Words have been chosen carefully. The sides have been cordial, if bland.
"Just another game on the Pac-12 schedule," USC Coach Andy Enfield said.
Said USC point guard Jordan McLaughlin: "They're a good team. We're a good team."
Said UCLA point guard Bryce Alford: "It's just a big Pac-12 game."
It would be understandable if tensions were boiling. For the first time in a long time, USC is the favorite against UCLA, having defeated the Bruins by 14 points three weeks ago.
Each team needs to win for different reasons. USC (17-5, 6-3 in Pac-12 play) is making a push for first place in the conference. UCLA (13-9, 4-5) is trying to stay on the right side of the NCAA tournament bubble.
But both sides have been respectful. Ever since 2013, when Enfield was quoted by Men's Journal magazine saying of UCLA Coach Steve Alford, "I've made it to one Sweet Sixteen in two years, and he's made it to one Sweet Sixteen in 18 years," he has said little about the rivalry.
Enfield says he has repeatedly said that UCLA is just another game because "that's what we believe."
"We're trying to get our program to a certain level, and UCLA historically has been the highest level for decades," Enfield said. "So it's nice to have one win against them this year, but we're looking at it more of a bigger perspective within the season."
Steve Alford also downplayed the outcome of the first game, saying, "I can tell you, the Washington loss probably affected me even more negatively than the SC loss did."
Both coaches began their Pac-12 tenures at the same time. Alford and UCLA won the first five games in the series.
In January, USC overwhelmed UCLA with athleticism. Freshman Chimezie Metu had 21 points and eight rebounds.
USC's three starting guards also excelled. Katin Reinhardt shut down Bryce Alford, UCLA's leading scorer. McLaughlin scored 23 points. And Julian Jacobs has been playing so well, he was chosen as a Jerry West Award finalist — for shooting guard of the season — even though he's a point guard.
"I hope it doesn't get to his head and he starts shooting more," Enfield said, jokingly.
Since the loss to USC, UCLA has changed its starting lineup to add athleticism on defense. Last week, against Washington State, the more nimble Jonah Bolden replaced Tony Parker at forward. UCLA won by 33 points.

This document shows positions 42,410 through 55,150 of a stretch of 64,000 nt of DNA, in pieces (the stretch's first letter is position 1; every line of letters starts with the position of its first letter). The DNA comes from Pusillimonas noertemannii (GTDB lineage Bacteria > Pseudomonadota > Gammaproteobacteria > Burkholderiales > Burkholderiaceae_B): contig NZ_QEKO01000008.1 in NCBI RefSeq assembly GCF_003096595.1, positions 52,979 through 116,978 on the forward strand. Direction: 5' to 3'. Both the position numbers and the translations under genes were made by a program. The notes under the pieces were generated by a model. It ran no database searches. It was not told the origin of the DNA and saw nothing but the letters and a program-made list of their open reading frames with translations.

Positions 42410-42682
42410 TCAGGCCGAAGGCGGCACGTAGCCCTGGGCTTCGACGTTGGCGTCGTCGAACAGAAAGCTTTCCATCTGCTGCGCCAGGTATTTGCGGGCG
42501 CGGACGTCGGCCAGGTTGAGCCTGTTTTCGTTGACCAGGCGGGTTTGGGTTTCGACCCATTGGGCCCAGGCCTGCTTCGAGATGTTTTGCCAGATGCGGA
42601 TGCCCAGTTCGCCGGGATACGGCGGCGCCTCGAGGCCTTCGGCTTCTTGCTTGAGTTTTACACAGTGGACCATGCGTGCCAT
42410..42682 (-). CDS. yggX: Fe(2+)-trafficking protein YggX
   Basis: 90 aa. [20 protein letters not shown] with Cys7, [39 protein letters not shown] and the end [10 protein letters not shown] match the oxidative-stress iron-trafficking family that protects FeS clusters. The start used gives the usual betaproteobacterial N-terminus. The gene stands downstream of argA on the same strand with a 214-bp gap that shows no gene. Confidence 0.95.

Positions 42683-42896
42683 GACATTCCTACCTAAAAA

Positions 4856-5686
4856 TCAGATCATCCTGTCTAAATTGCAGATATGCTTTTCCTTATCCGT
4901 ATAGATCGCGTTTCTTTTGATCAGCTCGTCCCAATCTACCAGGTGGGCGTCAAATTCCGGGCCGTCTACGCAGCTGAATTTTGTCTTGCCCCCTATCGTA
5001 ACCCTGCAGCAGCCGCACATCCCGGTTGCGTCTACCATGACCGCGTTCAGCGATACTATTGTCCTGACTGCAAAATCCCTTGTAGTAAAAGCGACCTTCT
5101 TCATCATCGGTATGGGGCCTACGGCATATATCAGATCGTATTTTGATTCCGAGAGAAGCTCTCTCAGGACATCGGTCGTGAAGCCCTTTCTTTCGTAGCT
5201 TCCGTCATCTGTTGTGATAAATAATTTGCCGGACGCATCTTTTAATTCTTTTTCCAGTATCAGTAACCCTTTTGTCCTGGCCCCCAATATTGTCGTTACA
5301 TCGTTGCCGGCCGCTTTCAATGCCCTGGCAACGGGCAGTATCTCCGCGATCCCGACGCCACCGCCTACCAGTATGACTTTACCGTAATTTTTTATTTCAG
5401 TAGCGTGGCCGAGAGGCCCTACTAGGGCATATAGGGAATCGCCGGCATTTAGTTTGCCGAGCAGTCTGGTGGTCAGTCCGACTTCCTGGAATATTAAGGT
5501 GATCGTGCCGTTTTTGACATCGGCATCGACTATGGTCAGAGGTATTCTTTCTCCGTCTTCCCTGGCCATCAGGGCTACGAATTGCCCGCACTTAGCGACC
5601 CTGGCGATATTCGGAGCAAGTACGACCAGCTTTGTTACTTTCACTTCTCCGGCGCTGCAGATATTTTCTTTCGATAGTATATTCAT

Steve Alford noted that UCLA hasn't defeated any of the three most athletic teams it has faced: Washington, Oregon and USC. He wouldn't commit to starting Bolden against the Trojans, but said "I don't see any changes."
Don MacLean, the former Bruin who is an analyst for the Pac-12 Networks, said the new lineup made UCLA more athletic and stronger defensively.
"I'm kind of surprised they didn't try it earlier than this," MacLean said.
UCLA hasn't lost both games to USC in a season since 2010. So while both teams have downplayed the matchup, it has generated a buzz at USC, where basketball has been an afterthought in recent years.
Reinhardt said two of his professors wished him luck in Thursday's game — good wishes usually reserved for members of the football team.
Then Reinhardt made an admission: this game feels bigger than normal.
"Everybody's talking about it," Reinhardt said.
UCLA VS. USC
Where: Galen Center.
On the air: TV: Pac-12 Networks; Radio: 570, 690.
Update: Last season at this time, the Trojans were seven games out of first place in the Pac-12 Conference. USC is 17-5, 6-3 in Pac-12 play, which has the Trojans one game behind conference leader Oregon. USC's turnaround is the fifth-largest in the nation. The Bruins (13-9, 4-5) need a strong February, as they did last year, to secure a spot in the NCAA tournament. USC is 13-0 at home this season, tying a record set in 1943. The Trojans defeated the Bruins at Pauley Pavilion by 14 points last month.
Follow Zach Helfand on Twitter @zhelfand